Personally, I have decided to look into the following specific question in regards to the reconciliation process:

  • What is the right balance between apologies and actions?

I was really interested in this question as I think it is one of the biggest components in the reconciliation process.  After willingness and trust is made between groups, the actual process of reconciliation begins.  The question is, what exactly needs to happen during this time?  Sure, an apology feels good, but does it really fix anything?  And yeah, it might be nice to be given some extra cash as a way to say “sorry”, but how does that help the emotional trauma?  Through my research, I want to get more insight into which apologies and actions need to take place for reconciliation to be successful.



All of the above CBC articles address the point of apologies.  Specifically, Stephen Harper’s official 2008 apology to former students of residential schools.

“The treatment of children in Indian residential schools is a sad chapter in our history.

“Today, we recognize that this policy of assimilation was wrong, has caused great harm, and has no place in our country,”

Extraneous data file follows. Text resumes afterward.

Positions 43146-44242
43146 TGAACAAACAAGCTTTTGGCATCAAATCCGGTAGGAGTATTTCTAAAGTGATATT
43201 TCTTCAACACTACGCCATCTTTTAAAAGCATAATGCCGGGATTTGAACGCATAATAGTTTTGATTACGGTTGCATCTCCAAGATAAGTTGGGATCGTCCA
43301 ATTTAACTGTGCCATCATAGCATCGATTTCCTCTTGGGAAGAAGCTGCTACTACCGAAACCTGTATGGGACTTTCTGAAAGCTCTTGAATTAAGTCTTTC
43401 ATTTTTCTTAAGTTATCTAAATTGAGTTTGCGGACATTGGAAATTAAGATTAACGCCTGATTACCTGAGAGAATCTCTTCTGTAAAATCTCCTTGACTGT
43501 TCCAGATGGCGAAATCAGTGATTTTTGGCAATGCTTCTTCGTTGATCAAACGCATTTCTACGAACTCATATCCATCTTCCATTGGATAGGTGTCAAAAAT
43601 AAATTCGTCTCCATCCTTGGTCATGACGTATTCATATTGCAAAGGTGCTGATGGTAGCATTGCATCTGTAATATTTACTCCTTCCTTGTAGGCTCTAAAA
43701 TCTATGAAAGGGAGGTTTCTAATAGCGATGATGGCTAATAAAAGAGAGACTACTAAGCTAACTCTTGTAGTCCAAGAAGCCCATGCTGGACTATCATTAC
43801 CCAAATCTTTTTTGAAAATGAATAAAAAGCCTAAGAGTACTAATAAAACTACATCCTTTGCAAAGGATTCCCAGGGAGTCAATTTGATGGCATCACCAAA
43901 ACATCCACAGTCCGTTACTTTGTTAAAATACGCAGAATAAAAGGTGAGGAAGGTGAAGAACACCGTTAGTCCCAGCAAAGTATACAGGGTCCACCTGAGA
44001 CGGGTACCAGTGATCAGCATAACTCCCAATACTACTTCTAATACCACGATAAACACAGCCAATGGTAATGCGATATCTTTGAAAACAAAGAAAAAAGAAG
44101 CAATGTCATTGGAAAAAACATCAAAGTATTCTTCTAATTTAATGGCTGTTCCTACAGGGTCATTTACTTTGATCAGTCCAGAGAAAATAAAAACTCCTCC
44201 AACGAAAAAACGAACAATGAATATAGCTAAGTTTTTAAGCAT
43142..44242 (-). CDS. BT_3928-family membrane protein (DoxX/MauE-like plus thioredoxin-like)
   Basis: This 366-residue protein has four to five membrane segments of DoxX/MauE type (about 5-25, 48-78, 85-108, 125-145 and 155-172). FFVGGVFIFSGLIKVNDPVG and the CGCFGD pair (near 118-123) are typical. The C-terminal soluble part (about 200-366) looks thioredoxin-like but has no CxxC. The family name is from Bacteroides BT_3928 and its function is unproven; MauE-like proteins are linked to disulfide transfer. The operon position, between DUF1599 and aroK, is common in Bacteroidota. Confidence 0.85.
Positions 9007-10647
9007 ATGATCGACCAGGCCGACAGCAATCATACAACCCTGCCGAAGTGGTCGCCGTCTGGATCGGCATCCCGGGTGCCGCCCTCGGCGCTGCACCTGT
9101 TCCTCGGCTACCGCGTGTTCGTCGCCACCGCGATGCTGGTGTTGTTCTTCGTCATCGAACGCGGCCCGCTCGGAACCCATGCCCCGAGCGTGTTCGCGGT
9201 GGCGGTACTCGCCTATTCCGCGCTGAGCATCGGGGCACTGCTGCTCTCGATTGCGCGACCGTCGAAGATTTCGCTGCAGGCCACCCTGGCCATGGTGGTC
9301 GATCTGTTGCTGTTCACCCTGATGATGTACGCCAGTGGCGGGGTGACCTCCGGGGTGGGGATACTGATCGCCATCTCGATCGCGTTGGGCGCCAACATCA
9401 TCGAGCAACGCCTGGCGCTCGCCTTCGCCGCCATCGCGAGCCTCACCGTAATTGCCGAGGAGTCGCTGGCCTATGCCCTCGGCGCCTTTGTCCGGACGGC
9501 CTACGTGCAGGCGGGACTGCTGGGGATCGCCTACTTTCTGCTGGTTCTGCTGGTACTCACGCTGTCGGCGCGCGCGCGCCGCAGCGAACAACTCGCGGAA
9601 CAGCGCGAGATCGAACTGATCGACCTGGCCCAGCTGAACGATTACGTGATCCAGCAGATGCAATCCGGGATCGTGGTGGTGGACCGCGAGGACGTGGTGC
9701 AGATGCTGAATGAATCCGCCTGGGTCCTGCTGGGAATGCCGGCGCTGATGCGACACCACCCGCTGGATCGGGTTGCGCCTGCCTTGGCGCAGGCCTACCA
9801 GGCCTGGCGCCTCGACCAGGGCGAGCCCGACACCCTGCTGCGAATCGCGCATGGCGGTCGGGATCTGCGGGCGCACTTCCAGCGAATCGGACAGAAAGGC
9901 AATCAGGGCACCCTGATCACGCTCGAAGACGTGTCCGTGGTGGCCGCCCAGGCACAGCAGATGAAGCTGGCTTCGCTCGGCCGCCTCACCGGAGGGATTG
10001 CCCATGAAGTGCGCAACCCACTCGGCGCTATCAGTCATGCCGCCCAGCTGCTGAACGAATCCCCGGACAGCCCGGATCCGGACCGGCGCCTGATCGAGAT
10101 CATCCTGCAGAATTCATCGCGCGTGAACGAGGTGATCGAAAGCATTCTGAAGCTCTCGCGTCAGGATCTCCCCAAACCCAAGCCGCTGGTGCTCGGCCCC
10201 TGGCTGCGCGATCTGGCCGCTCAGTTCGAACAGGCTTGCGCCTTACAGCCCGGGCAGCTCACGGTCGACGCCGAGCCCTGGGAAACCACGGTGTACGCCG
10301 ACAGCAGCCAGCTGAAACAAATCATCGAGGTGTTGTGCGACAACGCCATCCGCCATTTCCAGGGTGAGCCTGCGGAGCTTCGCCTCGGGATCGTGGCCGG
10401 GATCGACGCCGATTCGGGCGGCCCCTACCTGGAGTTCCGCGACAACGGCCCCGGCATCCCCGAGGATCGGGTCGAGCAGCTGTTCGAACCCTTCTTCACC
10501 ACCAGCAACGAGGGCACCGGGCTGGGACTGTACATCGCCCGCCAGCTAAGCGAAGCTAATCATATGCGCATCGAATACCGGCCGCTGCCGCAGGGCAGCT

Image via The Globe And Mail

Harper’s apology came after many people demanded a sincere, heartfelt apology by a prime minister.  Although Harper and many other officials’ apologies included depth on the issue, it’s hard not to wonder “did they just do this because they had to?”  Controversy and questions like this have come up in regards to apologies with the church.  While some churches, such as the Anglican Church of Canada, provided heartfelt apologies, others did not satisfy the Aboriginal community.  For example, CBC reported that “Pope Benedict XVI expressed his “sorrow” to a delegation from Canada’s Assembly of First Nations for the abuse and “deplorable” treatment that aboriginal students suffered at Roman Catholic Church-run residential schools.”  At the time of this statement, Phil Fontaine of the Assembly of First Nations did not accept the words as an apology.  They were more of way to just “close the book”.

This all makes me wonder “how much does an apology really mean?”.  If the Aboriginal people have been pushing for an apology for years and they finally receive one years later, how do we know if the words spoken are truly sincere?  In the Herald News’ “A Selection Of Quotes From Aboriginal Leaders, Residential School Survivors”, Helen Cromarty, a survivor, says